Acquisition activity has slowed to a drip, but Chemical Financial (CHFC) in Midland, Mich., is getting ready to act should the floodgates open.
Chemical filed a $100 million shelf registration earlier this month. The move positions the well-capitalized company to pounce if it finds a deal that would otherwise require additional equity.
"There haven't been any deals in Michigan so far in 2013, but we think it is going to happen," says Lori Gwizdala, the $6 billion company's chief financial officer. "There was no immediate need to raise capital, but with this sitting on the shelf we are ready should the right opportunity arise."
A "be-ready" strategy fits into a larger theme of bank M&A. Deal activity is slow — perhaps even slower than buyers' expectations. A lack of announcements, however, contrasts significantly from what deal makers say is happening behind closed doors.
"There is a lot of chatter," says John Donnelly, managing director of Donnelly Penman & Partners, a Grosse Pointe, Mich., investment bank. "We are going from speed dating, where everyone is talking, to more formal sit-downs. Buyers and sellers are much more serious today than they have been in a long time."
The disconnect between chatter and deals leaves a lot of room for ambiguity, so being prepared to raise capital is better than raising equity and waiting to deploy it, industry observers say.
Like Chemical, First Interstate BancSystem (FIBK) in Billings, Mont., filed a $160 million shelf registration in May. The prospectus also mentions possible acquisitions.
"It is prudent to have the shelf out there," says Brad Milsaps, an analyst at Sandler O'Neill. "From an investor standpoint, it is better than running the risk of having a bunch of capital sitting there."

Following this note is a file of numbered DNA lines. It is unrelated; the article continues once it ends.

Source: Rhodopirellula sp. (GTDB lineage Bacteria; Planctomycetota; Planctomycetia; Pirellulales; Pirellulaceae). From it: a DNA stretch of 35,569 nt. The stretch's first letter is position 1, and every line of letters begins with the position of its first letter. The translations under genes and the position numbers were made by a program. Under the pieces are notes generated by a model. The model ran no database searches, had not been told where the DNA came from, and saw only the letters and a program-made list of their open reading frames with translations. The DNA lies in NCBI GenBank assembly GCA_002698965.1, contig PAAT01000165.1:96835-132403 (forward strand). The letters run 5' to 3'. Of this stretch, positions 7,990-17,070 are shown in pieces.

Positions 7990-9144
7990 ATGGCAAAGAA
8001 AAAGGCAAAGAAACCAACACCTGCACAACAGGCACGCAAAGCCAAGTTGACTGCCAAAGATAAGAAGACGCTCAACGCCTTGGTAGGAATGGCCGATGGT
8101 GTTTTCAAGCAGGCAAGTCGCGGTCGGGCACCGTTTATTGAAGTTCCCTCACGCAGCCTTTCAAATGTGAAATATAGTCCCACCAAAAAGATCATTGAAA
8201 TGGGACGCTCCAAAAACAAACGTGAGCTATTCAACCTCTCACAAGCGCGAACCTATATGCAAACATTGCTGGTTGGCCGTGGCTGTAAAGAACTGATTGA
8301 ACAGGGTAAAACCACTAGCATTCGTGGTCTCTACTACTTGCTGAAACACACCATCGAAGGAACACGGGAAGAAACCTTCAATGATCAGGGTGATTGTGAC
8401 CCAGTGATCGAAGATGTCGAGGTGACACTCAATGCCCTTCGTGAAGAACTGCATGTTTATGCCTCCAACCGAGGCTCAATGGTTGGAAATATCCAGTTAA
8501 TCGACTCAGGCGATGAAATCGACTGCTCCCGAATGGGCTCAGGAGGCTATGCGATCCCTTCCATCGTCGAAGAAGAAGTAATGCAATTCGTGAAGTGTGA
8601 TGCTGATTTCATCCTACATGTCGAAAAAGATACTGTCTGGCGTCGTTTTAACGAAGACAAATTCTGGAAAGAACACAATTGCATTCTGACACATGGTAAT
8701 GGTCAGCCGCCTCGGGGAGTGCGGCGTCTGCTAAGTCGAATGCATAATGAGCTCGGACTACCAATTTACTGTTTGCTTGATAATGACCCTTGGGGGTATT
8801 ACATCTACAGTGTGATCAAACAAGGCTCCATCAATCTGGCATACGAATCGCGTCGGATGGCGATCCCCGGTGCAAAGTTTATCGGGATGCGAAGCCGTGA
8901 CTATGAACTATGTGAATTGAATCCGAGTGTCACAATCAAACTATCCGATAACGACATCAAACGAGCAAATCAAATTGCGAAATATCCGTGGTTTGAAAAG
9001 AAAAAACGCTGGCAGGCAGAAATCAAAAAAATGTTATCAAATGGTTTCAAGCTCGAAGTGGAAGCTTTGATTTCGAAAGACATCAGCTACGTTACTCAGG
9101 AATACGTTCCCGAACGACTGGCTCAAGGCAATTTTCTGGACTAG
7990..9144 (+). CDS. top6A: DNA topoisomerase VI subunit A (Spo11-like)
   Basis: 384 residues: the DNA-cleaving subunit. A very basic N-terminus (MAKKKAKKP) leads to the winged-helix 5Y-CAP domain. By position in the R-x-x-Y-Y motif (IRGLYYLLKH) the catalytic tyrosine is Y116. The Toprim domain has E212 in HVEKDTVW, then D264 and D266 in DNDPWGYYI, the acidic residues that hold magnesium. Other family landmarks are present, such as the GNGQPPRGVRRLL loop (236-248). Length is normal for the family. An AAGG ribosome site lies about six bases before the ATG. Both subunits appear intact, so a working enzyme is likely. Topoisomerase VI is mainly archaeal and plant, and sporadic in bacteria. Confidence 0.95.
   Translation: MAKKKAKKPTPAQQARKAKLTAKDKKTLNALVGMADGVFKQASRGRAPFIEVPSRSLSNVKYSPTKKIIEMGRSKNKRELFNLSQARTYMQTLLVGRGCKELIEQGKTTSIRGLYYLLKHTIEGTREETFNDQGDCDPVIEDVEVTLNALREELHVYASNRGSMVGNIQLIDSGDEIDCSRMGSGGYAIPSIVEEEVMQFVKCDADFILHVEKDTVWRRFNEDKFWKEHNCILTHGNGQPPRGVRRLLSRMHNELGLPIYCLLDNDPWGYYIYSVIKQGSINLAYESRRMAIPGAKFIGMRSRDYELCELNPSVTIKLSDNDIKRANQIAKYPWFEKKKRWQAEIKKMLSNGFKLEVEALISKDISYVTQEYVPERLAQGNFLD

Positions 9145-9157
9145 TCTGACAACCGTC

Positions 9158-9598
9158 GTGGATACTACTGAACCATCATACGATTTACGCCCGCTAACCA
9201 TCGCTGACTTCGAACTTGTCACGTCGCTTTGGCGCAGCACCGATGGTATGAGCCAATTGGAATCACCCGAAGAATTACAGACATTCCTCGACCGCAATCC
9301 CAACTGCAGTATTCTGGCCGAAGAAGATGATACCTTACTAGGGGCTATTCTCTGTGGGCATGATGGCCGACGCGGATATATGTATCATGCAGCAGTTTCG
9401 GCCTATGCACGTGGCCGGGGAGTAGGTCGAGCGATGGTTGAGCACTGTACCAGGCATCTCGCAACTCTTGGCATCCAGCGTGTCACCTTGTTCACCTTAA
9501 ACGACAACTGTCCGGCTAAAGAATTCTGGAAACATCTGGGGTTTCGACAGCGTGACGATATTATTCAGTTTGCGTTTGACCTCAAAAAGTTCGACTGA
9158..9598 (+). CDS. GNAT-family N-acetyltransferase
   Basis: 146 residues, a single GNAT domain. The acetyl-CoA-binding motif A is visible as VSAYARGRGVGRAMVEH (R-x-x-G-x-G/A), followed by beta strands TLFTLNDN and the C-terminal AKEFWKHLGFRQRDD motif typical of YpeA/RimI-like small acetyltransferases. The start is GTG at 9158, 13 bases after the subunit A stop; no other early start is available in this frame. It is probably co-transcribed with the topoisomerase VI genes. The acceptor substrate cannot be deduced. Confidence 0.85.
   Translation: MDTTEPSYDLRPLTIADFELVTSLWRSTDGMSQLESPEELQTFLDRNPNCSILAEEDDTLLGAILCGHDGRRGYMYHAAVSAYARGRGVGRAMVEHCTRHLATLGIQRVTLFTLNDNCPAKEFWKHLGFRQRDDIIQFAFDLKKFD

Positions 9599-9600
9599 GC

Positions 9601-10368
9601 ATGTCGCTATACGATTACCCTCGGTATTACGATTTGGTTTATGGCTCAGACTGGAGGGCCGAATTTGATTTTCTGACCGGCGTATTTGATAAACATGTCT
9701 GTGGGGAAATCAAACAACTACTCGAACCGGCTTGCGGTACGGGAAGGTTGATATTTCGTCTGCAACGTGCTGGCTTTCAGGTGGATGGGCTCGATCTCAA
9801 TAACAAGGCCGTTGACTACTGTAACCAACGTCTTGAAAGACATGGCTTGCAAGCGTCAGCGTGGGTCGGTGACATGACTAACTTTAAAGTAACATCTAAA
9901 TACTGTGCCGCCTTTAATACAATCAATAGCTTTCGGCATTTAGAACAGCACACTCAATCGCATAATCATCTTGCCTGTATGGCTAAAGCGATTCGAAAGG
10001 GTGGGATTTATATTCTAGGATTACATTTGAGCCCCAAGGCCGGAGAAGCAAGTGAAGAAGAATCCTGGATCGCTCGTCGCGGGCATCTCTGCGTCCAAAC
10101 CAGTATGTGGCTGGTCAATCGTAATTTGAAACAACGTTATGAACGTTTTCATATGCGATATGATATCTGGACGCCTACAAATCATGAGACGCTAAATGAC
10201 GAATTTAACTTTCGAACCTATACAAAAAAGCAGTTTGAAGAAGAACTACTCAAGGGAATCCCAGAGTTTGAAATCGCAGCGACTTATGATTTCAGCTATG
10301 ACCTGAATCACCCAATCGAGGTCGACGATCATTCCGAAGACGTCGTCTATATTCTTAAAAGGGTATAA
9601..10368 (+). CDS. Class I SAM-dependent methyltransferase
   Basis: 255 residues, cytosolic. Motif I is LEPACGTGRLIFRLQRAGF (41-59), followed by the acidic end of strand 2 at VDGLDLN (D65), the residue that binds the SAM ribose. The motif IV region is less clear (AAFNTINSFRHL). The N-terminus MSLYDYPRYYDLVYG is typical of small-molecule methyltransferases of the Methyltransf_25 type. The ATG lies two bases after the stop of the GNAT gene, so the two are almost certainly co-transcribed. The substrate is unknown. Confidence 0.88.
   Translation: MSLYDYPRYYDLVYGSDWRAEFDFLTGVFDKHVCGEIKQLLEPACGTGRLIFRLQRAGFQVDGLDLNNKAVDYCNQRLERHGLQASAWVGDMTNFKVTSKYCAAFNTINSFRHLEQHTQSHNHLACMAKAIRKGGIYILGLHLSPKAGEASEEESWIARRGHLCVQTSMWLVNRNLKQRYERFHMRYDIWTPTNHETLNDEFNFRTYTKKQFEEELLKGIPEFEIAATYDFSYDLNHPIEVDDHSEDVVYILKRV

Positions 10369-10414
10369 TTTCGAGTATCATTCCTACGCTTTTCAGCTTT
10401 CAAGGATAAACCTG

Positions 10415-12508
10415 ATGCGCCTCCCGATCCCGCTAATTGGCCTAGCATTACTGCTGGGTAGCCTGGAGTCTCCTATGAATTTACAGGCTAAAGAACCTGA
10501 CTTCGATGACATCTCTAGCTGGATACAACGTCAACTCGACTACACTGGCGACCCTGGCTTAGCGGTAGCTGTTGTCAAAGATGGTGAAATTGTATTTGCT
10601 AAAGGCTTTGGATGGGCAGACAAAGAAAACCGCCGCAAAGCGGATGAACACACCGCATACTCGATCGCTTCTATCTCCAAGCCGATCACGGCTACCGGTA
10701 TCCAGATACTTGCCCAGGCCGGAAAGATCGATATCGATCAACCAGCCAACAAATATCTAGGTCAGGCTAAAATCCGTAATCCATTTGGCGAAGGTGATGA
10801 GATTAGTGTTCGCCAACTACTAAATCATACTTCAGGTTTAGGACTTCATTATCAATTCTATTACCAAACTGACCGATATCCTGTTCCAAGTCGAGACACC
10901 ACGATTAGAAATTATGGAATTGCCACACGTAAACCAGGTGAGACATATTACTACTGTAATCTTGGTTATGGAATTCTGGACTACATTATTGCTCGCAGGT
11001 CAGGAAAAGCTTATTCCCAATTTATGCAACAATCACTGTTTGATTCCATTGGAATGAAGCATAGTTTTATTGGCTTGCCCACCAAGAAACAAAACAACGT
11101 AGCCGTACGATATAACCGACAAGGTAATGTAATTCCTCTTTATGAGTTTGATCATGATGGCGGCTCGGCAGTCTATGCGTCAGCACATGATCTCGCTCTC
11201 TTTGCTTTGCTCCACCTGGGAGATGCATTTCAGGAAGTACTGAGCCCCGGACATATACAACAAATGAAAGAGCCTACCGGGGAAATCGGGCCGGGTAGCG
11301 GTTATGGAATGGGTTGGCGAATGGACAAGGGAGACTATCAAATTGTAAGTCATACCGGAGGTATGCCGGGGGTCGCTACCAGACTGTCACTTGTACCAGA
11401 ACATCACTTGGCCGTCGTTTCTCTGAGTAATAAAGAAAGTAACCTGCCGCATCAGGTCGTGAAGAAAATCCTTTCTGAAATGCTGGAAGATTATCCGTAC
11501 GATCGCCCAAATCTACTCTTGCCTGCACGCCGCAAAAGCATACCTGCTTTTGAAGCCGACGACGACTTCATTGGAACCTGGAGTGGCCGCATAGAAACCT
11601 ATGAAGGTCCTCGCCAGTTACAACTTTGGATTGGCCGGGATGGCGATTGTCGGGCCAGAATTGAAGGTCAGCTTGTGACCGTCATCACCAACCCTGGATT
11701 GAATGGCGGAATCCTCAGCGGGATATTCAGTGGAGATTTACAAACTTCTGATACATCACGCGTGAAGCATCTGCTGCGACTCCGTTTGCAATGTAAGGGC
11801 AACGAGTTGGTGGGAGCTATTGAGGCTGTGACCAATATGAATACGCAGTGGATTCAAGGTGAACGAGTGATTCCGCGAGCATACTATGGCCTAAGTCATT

Several banks were overcapitalized in 2009 and 2010 and are hunting for ways to use the capital and lower their tangible common equity ratios to around 8% or 9% to normalize returns on equity. Chemical's tangible common equity ratio was 8.1% at March 30.
Though activity has been slow nationwide, Michigan has been especially dry. Despite having a weak economy before the downturn, just 13 banks have failed there. That compares to 56 in Illinois since 2008.
With the exception of FirstMerit's $912 million purchase of Citizens Republic, open-bank deals have been scarce. Citizens Republic's sale closed in April, making Chemical the second-biggest bank based in Michigan.
Chemical has been able to complete a few deals. In 2010 it bought the $840 million-asset O.A.K. Financial in Byron, Mich., for $84 million. Last year it bought 21 branches, including $405 million in deposits and $44 million in loans, from Independent Bank (IBCP) in Ionia, Mich., for $8.1 million.
Chemical is looking for banks statewide, except for the southeast part of Michigan that includes the Detroit area, for acquisitions, Gwizdala says. Chemical doesn't have a target size, she says.
Michigan's economy has also improved drastically; that has also brought challenges to M&A.
"The acquisition market continues to be slower than what we thought it would be," Gwizdala says. "The banks are mostly healthy and well capitalized in Michigan, and I think that is part of the reason we haven't seen a lot of deals."
In mid-May, Oxford Bank in Michigan canceled an agreement to sell itself to Level One Bancorp because of regulatory delays and an improvement in Oxford's health. Though Oxford was adequately capitalized at March 30, it earned $500,000 in the first quarter and had a significant year-over-year reduction in problem loans.
Chemical could also be motivated to stay competitive.
Talmer Bancorp in Troy, Mich., has also upped the ante for buyers. With backers like Wilbur Ross, the $2.2 billion-asset company has $400 million to build a regional franchise. It has bought a few failed banks and last year bought First Place Bank in a bankruptcy sale.
"Chemical has been a force in M&A over the past 12 to 15 years, but Talmer is emerging as a force to be reckoned with, too," Donnelly says.